So, let's look at several examples:
- A primary care physician who's making $120k/year leaves clinical medicine and begins to work in a a medical education company. How much could he/she make?
- A medical school graduate chooses not to pursue residency. He/she chooses to work in a consumer health company. How much could he/she make?
- An MD/MBA grad completes residency (earning around $50k/year as a senior resident) and finds a corporate consulting job. How much will he/she make?
- An oncologist who has been practicing medicine for 10 years leaves the practice of medicine to work in pharma. How much could he/she make?
The reality is that many entry-level jobs will not pay above $150k/year unless you're a medical specialist. If you lack corporate experience, then you're in a different category compared to physicians who have extensive corporate work experience. Some sources will tell you that entry-level job salaries for an "average" physician ranges roughly between $90-130k/year. How do you make an argument that you deserve $130k/yr if a company offers you $90k/yr? Several key factors impact this salary range. They include:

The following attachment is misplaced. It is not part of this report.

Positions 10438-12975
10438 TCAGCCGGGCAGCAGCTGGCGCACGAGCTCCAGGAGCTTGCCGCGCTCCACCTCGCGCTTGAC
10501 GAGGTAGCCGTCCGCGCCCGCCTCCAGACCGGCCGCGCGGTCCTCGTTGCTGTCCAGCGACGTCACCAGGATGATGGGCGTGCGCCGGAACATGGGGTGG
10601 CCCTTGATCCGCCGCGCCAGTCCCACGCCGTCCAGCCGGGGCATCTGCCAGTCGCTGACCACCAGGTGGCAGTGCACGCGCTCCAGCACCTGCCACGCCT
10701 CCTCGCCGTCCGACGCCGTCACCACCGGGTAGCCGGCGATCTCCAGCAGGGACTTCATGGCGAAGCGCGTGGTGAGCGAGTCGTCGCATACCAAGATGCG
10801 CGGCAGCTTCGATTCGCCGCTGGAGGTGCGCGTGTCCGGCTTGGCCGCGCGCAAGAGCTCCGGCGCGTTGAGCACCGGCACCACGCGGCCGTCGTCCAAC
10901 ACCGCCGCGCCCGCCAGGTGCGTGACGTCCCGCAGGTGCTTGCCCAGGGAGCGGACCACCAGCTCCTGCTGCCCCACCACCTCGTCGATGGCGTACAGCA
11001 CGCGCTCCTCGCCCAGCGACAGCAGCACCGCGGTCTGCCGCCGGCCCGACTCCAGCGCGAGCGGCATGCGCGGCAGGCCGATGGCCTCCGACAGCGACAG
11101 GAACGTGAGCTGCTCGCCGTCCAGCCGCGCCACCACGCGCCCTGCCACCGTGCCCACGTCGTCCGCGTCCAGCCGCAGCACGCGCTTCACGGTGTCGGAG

- Geography. Living costs will greatly influence your salary.
- Budgets. Some companies have much more negotiating "flexibility" around budgets. Others have very rigid budgets.
- Risk. Some managers have a "high risk/high reward" mentality and they may be willing to take a big risk by paying a high salary to acquire the best talent.
- Gender. Even today, men tend to earn higher salaries compared to women. It's not fair, but it's what frequently happens.
- Type of industry. Salaries for a "medical director" in industry #1 could vary tremendously compared to industry #2. Some companies simply have deeper pockets and bigger budgets.
- Your negotiation skills.